Massive star system Eta Carinae is shooting cosmic rays at Earth

July 4 (UPI) — New observations by NASA’s NuSTAR space telescope suggest the super luminous star system Eta Carinae produces cosmic rays, some of which likely reach Earth.

Scientists have surmised that Eta Carinae, the brightest, most massive stellar system within 10,000 light-years of Earth, is capable of accelerating cosmic particles to speeds approaching the speed of light. Scientists also know that high-energy cosmic rays regularly collide with Earth’s magnetosphere. But because the paths of cosmic rays are scrambled by magnetic fields, tracing their origins is quite difficult.

Eta Carinae is a binary star system. The stars feature masses of 90 and 30 times the mass of the sun. Every 5.5 years, their eccentric orbits see the duo pass within 140 million miles of each other.

“Both of Eta Carinae’s stars drive powerful outflows called stellar winds,” Michael Corcoran, an astrophysicist at NASA’s Goddard Space Flight Center, said in a news release. “Where these winds clash changes during the orbital cycle, which produces a periodic signal in low-energy X-rays we’ve been tracking for more than two decades.”

NASA’s Fermi Gamma-ray Space Telescope has also observed a unique gamma ray signature emanating from the direction of Eta Carinae. However, the observations weren’t precise enough to confirm a link between the high-energy rays and the massive star system.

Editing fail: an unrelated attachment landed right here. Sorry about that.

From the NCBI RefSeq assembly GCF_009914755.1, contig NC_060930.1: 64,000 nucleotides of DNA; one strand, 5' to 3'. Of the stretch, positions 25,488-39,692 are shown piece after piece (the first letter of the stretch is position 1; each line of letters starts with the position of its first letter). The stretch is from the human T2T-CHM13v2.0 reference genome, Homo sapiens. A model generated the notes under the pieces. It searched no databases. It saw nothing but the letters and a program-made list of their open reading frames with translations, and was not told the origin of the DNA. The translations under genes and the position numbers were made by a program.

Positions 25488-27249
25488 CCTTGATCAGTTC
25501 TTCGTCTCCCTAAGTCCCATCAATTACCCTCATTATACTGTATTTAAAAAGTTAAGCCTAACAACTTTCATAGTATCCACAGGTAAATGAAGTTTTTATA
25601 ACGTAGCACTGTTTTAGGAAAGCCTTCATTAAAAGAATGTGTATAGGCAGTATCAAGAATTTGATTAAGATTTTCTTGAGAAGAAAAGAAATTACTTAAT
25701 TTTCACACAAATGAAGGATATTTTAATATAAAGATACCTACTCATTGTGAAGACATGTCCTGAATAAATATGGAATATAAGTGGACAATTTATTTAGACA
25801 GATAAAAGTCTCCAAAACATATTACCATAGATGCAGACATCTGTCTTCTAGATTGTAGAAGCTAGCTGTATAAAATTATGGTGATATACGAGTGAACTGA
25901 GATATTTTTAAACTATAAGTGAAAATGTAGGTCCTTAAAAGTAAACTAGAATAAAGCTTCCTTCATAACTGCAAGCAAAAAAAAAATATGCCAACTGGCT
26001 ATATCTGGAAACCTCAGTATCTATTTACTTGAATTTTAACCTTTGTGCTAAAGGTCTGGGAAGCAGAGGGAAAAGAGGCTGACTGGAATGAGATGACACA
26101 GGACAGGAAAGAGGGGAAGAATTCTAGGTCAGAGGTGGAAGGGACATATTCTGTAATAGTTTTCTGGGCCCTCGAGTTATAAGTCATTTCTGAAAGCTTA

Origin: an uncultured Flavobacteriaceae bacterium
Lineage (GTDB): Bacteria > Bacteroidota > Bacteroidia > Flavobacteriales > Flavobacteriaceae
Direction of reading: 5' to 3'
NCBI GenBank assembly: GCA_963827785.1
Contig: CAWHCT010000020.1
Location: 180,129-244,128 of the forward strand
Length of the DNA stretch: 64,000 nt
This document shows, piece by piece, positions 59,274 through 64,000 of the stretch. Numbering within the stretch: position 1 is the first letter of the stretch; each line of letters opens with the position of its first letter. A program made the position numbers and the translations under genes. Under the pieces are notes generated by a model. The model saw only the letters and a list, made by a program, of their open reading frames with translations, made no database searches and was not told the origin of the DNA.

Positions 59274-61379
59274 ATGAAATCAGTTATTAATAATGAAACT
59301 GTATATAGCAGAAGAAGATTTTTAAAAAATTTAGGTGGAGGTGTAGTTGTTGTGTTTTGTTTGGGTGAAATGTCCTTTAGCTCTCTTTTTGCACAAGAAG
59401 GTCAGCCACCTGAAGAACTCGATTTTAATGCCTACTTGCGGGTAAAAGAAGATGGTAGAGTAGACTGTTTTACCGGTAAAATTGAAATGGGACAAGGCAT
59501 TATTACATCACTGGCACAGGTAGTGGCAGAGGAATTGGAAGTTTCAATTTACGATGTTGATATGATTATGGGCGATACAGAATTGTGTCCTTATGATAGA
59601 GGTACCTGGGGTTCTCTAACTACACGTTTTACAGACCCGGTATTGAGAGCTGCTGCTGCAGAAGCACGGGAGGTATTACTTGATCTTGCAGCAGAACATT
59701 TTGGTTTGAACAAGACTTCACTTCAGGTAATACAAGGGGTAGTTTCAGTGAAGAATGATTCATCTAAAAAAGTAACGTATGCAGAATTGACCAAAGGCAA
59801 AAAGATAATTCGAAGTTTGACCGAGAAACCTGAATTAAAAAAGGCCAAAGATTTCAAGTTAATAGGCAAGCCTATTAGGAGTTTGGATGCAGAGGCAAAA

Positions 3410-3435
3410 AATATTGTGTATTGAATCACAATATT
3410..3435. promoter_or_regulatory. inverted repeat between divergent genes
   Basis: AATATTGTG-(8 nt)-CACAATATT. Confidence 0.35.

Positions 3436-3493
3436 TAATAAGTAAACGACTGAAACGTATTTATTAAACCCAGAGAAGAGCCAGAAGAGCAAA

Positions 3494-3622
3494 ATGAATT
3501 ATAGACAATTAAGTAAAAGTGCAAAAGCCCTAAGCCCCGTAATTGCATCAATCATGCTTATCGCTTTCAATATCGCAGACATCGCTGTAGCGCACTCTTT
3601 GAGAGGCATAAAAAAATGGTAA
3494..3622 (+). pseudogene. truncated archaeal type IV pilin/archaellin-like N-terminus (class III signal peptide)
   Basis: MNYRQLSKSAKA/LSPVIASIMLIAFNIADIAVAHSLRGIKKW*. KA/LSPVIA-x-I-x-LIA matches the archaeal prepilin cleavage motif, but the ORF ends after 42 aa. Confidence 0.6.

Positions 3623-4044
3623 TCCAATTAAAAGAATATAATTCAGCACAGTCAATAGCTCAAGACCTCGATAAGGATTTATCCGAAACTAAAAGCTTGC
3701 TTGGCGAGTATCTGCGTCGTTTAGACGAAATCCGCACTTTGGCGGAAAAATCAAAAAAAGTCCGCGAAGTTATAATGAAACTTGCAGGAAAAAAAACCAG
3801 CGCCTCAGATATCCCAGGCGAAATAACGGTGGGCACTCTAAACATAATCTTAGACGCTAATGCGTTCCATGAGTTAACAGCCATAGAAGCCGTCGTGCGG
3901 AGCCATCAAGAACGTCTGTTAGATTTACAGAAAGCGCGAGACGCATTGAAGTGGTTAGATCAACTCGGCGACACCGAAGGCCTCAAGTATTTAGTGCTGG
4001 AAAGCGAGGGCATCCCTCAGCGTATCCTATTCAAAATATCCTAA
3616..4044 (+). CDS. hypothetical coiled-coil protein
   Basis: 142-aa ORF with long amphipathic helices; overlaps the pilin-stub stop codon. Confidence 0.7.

Enter NuSTAR, which can observe X-rays with higher energies than previous generations of X-ray telescopes. Using NuSTAR, researchers re-examined new and archival observations of Eta Carinae. The space telescopes revealed the low-energy X-rays originally spied by Fermi, but it also picked up high-energy X-rays produced by shock waves in the colliding winds. Some of the X-rays boasted energy exceeding 30,000 electron Volts. Visible light features energy ranging from 2 to 3 electron Volts.

The origin of these so-called hard X-rays varies with the orbits of the two massive stars, but the signatures of the outbursts match the gamma ray patterns first imaged by Fermi.

Scientists believe some of the particles accelerated to high energies by the colliding stellar winds likely escape the star system. A few likely reach Earth.

Researchers shared their conclusions this week in the journal Nature Astronomy.

“We’ve known for some time that the region around Eta Carinae is the source of energetic emission in high-energy X-rays and gamma rays,” said Fiona Harrison, the principal investigator of NuSTAR and a professor of astronomy at Caltech. “But until NuSTAR was able to pinpoint the radiation, show it comes from the binary and study its properties in detail, the origin was mysterious.”


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